Nearly 150 business leaders signed a letter that was sent to U.S. Senate, Thursday, calling on the governing body to pass a national background check law for all gun sales and a national extreme risk law — or “red flag law.”

The call for reform comes at a time when the U.S. has seen the number of mass shootings in 2019 — incidents where four or more people have been shot — outpace the number of days in the year, including three major mass shootings in August where 24, nine and seven people were killed, respectively. The letter, obtained by The New York Times, includes 145 business leaders, including those from Airbnb, MetaProp, Nextdoor and RXR Realty, among others.

“As leaders of some of America’s most respected companies and those with significant business interests in the United States, we are writing to you because we have a responsibility and obligation to stand up for the safety of our employees, customers and all Americans in the communities we serve across the country,” the letter reads.

“Doing nothing about America’s gun violence crisis is simply unacceptable and it is time to stand with the American public on gun safety.”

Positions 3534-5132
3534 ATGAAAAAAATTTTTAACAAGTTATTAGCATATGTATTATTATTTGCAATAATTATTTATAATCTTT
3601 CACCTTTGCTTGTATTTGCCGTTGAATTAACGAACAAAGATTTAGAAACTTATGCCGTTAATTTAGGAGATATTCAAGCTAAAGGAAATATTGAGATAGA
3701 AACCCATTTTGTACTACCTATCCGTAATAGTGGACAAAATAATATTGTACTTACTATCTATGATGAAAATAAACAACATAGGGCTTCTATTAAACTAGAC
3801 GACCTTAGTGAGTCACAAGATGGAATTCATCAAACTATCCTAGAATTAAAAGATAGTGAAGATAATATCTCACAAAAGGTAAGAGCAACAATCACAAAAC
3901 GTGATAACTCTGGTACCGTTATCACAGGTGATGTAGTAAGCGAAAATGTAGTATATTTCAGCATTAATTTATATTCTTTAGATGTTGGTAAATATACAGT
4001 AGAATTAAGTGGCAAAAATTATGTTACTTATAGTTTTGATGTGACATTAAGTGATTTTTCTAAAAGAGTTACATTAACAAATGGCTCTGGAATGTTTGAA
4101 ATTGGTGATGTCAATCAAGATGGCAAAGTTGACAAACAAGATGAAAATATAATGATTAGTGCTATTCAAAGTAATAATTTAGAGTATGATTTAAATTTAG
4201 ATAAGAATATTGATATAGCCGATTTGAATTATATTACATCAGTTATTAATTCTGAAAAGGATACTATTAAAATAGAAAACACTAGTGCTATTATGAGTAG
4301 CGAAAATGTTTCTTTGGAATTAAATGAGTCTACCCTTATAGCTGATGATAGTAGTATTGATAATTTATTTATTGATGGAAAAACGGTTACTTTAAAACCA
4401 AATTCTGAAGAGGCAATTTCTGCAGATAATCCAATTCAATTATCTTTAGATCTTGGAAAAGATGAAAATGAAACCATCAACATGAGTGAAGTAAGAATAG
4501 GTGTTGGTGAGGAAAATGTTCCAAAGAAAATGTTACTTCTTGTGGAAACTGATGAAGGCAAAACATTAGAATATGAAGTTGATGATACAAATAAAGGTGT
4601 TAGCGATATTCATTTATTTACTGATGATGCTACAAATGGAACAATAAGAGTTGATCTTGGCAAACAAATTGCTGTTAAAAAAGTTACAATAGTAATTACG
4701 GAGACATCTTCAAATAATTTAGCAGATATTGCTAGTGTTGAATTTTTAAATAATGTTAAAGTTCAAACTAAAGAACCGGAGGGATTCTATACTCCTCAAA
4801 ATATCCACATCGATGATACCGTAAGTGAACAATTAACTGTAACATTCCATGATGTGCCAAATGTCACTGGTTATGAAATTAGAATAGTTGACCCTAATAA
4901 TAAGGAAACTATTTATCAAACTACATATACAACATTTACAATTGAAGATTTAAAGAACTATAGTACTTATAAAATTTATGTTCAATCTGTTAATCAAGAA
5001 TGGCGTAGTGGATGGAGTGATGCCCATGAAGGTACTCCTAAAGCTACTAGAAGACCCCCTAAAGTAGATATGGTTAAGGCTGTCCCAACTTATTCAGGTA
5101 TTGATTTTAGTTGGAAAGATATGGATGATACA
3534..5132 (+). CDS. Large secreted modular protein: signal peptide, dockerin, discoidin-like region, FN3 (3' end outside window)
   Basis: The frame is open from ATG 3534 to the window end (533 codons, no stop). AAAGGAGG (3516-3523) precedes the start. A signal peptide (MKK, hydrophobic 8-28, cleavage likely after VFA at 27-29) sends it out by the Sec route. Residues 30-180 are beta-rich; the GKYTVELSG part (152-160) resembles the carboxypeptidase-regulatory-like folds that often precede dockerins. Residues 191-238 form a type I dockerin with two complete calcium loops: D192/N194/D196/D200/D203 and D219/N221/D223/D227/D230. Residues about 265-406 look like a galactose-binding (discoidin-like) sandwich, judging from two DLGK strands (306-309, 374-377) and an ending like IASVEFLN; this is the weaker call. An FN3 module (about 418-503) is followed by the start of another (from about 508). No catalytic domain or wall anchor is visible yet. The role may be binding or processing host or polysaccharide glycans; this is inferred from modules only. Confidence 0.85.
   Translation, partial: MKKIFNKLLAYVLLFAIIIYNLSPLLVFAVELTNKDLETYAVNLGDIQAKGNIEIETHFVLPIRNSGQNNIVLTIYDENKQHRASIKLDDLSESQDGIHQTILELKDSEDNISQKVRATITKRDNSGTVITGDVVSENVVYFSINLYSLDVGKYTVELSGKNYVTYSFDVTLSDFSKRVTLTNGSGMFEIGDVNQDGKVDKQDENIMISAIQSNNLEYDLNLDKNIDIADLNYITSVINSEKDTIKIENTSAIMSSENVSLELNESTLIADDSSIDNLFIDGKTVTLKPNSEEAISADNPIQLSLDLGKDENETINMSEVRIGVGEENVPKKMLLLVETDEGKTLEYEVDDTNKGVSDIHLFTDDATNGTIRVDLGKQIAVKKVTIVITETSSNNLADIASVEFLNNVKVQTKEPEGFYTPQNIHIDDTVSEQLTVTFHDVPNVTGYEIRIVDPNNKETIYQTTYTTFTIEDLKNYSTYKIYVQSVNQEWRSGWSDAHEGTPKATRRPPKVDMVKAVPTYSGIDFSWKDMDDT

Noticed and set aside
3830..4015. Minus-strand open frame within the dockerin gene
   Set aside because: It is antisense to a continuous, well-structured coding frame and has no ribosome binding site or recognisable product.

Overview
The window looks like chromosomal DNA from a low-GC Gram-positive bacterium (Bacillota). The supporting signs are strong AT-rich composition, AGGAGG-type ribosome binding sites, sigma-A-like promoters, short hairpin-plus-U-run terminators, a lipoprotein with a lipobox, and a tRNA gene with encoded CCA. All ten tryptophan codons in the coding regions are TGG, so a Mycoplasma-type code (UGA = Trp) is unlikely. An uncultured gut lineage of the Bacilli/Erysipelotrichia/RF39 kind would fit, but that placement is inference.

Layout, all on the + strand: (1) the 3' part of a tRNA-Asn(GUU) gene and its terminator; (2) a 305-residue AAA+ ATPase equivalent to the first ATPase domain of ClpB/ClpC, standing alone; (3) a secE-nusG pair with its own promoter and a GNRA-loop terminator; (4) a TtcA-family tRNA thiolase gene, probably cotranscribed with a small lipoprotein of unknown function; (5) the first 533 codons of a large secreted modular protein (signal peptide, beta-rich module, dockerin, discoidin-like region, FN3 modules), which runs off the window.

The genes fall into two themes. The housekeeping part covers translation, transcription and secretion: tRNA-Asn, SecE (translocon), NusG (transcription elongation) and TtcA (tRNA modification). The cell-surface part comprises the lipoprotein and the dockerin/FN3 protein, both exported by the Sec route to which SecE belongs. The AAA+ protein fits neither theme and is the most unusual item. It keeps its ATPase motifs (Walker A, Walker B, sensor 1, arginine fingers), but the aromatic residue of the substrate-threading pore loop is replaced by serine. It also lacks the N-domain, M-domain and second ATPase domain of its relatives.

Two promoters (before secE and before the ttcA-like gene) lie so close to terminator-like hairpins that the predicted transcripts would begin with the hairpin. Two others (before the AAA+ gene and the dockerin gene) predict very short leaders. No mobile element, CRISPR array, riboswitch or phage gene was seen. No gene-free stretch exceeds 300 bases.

The letter specifically calls for an expansion of background checks to all firearm sales and the national institution of an extreme risk law. Currently, 17 states and Washington, D.C., have extreme risk laws, according to the nonprofit Everytown for Gun Safety.

“These laws permit immediate family members and law enforcement to petition a court for an order, often known as an extreme risk protection order, to temporarily remove guns from dangerous situations,” an explainer from Everytown For Gun Safety reads.

“Following due process in court, if it is found that a person poses a serious risk of injuring themselves or others with a firearm, that person is temporarily prohibited from purchasing and possessing guns; guns they already own are held by law enforcement or another authorized party while the order is in effect,” the explainer continues.

The U.S. House Judiciary Committee advanced three bills on Tuesday, which included an extreme risk bill, along with a bill to ban high capacity magazines and a bill which would prevent those convicted of misdemeanor hate crimes from possessing firearms, according to CNN.

The three pieces of legislation would now have to pass in the House of Representatives, before being passed to the U.S. Senate. Senate Majority Leader Mitch McConnell has been criticized by Democrats in the House for his inaction on gun reform.

Email Patrick Kearns

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